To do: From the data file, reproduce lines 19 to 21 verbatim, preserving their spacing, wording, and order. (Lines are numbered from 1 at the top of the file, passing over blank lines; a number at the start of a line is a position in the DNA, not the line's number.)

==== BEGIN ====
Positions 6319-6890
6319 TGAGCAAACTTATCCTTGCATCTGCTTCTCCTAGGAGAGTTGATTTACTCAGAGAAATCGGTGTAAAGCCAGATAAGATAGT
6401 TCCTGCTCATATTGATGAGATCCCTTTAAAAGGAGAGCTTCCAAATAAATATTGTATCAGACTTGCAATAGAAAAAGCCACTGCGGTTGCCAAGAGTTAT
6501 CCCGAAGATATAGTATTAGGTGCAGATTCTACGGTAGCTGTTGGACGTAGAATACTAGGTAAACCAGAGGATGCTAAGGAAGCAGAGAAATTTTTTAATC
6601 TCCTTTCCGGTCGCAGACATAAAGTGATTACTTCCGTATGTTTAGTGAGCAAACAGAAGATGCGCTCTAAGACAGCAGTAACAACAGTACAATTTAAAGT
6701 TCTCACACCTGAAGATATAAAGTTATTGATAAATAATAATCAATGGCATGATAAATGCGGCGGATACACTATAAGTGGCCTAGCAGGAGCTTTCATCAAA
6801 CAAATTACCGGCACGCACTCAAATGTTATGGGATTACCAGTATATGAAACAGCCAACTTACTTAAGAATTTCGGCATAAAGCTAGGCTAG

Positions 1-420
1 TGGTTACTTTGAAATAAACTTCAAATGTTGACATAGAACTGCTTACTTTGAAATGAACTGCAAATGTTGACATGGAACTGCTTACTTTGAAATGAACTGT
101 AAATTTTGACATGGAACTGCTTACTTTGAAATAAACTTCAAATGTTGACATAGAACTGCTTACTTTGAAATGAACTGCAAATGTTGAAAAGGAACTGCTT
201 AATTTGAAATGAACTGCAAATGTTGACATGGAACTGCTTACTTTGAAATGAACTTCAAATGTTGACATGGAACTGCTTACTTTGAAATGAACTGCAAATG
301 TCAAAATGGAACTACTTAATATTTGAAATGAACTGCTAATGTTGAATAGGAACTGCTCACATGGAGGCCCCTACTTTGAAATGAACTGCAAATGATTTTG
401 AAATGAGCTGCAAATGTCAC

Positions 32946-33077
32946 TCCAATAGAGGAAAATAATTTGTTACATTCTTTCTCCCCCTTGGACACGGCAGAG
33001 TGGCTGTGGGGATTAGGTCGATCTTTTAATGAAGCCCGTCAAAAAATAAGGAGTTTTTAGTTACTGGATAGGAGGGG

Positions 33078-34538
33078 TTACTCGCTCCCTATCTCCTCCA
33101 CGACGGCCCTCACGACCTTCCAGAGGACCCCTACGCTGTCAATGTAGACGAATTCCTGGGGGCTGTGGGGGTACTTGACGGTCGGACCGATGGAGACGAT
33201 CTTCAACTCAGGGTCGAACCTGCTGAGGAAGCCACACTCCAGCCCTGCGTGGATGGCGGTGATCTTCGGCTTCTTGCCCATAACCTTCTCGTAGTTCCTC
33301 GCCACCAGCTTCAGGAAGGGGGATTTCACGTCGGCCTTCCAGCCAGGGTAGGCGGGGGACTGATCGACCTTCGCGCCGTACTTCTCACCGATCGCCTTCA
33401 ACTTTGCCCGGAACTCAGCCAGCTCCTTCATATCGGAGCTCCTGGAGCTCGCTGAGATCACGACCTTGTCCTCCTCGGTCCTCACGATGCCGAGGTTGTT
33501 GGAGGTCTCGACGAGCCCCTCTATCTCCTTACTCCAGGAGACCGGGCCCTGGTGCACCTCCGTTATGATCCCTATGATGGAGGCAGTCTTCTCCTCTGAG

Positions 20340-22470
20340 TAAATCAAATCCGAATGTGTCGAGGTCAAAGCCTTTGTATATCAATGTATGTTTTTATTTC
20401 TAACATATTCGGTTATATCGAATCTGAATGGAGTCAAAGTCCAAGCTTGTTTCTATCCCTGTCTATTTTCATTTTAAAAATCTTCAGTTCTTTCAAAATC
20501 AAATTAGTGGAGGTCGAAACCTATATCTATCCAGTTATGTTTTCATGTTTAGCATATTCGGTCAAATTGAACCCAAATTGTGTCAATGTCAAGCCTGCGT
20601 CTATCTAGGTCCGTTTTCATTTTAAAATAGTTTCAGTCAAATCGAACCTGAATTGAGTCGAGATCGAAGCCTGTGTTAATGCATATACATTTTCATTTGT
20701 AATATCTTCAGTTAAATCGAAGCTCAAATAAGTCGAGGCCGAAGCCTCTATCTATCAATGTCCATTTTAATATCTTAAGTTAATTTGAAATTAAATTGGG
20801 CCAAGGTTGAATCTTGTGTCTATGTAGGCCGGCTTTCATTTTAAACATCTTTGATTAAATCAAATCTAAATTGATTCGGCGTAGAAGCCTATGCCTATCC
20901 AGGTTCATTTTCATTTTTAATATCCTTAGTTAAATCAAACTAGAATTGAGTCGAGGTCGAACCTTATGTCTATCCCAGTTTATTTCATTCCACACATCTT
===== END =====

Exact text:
33101 CGACGGCCCTCACGACCTTCCAGAGGACCCCTACGCTGTCAATGTAGACGAATTCCTGGGGGCTGTGGGGGTACTTGACGGTCGGACCGATGGAGACGAT
33201 CTTCAACTCAGGGTCGAACCTGCTGAGGAAGCCACACTCCAGCCCTGCGTGGATGGCGGTGATCTTCGGCTTCTTGCCCATAACCTTCTCGTAGTTCCTC
33301 GCCACCAGCTTCAGGAAGGGGGATTTCACGTCGGCCTTCCAGCCAGGGTAGGCGGGGGACTGATCGACCTTCGCGCCGTACTTCTCACCGATCGCCTTCA